The world was very large. Then
the world was small. O
very small, small enough
to fit in a brain.
It had no color, it was all
interior space: nothing
got in or out. But time
seeped in anyway, that
was the tragic dimension.
I took time very seriously in those years,
if I remember accurately.
A room with a chair, a window.
A small window, filled with the patters light makes.
In its emptiness the world
was whole always, not
a chip of something, with
the self at the center.
And at the center of the self,
grief I thought I couldn’t survive.
A room with a bed, a table. Flashes
of light on the naked surfaces.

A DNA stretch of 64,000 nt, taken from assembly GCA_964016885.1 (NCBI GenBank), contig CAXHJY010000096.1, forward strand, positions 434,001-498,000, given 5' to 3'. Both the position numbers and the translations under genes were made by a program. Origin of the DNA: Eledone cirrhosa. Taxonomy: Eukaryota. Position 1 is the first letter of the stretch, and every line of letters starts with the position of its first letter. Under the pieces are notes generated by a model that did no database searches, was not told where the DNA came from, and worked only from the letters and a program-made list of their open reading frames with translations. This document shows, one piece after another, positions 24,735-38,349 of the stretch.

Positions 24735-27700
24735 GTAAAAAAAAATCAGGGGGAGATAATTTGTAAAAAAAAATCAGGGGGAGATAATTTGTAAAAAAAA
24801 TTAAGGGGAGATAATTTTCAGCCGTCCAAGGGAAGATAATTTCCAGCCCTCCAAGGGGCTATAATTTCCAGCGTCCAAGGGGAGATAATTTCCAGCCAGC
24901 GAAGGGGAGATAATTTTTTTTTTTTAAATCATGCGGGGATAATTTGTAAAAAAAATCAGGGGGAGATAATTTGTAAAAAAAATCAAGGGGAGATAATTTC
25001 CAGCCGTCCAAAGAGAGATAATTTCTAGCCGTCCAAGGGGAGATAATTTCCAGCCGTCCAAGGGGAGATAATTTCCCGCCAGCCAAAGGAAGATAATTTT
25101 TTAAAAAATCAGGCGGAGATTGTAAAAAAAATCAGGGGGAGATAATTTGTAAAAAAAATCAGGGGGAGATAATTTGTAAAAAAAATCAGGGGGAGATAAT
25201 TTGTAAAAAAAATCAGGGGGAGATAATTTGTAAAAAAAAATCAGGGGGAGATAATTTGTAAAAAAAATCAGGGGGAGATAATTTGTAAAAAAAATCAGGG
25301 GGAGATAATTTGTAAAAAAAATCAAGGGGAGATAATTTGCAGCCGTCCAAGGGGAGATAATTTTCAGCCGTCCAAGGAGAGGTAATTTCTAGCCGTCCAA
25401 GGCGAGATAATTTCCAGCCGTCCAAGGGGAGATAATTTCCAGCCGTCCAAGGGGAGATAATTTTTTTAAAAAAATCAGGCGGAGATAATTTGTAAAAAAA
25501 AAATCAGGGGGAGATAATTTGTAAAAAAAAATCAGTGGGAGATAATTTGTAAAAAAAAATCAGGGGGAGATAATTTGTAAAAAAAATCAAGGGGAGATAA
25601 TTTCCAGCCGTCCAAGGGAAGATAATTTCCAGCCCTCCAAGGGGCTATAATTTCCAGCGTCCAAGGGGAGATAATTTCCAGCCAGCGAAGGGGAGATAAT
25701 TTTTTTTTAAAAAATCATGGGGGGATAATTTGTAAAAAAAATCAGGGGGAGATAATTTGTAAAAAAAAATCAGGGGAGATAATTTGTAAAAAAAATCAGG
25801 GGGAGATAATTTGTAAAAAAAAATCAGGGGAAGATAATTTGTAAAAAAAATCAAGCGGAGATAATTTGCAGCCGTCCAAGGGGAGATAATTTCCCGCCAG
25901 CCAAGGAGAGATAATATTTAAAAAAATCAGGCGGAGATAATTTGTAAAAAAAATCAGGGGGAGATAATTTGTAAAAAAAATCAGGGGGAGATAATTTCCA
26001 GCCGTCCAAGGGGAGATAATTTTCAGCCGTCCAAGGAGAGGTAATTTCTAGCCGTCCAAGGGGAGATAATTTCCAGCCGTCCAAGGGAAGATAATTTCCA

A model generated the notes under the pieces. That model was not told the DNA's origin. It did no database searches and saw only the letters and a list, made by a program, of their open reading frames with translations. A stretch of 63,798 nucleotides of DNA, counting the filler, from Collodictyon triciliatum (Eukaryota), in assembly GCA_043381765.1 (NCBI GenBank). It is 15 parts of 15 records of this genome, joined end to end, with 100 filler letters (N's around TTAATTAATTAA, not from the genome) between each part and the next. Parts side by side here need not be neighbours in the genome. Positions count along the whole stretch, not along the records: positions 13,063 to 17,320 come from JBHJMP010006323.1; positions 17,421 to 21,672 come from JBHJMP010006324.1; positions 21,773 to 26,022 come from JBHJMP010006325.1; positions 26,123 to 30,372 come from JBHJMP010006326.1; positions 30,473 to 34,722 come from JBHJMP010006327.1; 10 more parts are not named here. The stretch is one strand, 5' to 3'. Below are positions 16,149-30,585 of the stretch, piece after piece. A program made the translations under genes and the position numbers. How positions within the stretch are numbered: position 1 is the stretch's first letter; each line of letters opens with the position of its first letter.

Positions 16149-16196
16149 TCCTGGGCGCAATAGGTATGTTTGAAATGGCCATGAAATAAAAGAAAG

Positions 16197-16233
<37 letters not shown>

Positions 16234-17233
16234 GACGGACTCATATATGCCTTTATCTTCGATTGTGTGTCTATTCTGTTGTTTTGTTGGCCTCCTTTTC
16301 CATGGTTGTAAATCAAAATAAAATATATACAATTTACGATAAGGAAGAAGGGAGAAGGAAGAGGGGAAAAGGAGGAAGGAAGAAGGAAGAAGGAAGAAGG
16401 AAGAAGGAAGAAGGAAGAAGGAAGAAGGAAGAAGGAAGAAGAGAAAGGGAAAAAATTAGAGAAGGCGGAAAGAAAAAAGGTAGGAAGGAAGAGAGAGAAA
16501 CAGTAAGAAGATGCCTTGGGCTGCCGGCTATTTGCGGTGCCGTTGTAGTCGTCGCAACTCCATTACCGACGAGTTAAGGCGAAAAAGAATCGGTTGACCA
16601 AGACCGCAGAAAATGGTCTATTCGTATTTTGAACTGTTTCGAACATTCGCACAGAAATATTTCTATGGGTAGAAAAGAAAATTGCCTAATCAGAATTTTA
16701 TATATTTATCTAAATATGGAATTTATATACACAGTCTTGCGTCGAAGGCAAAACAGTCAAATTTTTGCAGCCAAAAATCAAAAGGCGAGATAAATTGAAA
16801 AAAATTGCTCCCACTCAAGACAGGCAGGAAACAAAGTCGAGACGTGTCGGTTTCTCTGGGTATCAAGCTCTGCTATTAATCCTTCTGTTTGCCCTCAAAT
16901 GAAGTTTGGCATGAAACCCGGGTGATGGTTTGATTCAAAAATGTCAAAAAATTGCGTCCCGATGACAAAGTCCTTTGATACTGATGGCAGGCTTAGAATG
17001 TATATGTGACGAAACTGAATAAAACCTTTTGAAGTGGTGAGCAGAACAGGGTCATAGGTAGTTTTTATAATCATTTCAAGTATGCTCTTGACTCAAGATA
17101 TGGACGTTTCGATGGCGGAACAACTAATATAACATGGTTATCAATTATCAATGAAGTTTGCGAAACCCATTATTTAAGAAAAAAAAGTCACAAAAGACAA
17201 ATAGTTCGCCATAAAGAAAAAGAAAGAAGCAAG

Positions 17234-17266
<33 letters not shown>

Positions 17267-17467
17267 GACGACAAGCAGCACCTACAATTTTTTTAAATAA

I had two desires: desire
to be safe and desire to feel. As though
the world were making
a decision against white
because it disdained potential
and wanted in its place substance:
of golf where the light struck.
In the window, reddish
leaves of the copper beech tree.
Out of the stasis, facts, objects
blurred or knitted together: somewhere
time stirring, time
crying to be touched, to be
the polished wood
shimmering with distinctions—
and then I was once more
a child in the presence of riches
and I didn’t know what the riches were made of.
Gluck, Louise. "Aubade". The Body Electric: America's Best Poetry from The American Poetry Review. Berg, Stephen, David Bonanno and Arthur Vogelsang, Eds. New York: W. W. Norton & Company, 2000. 201-2.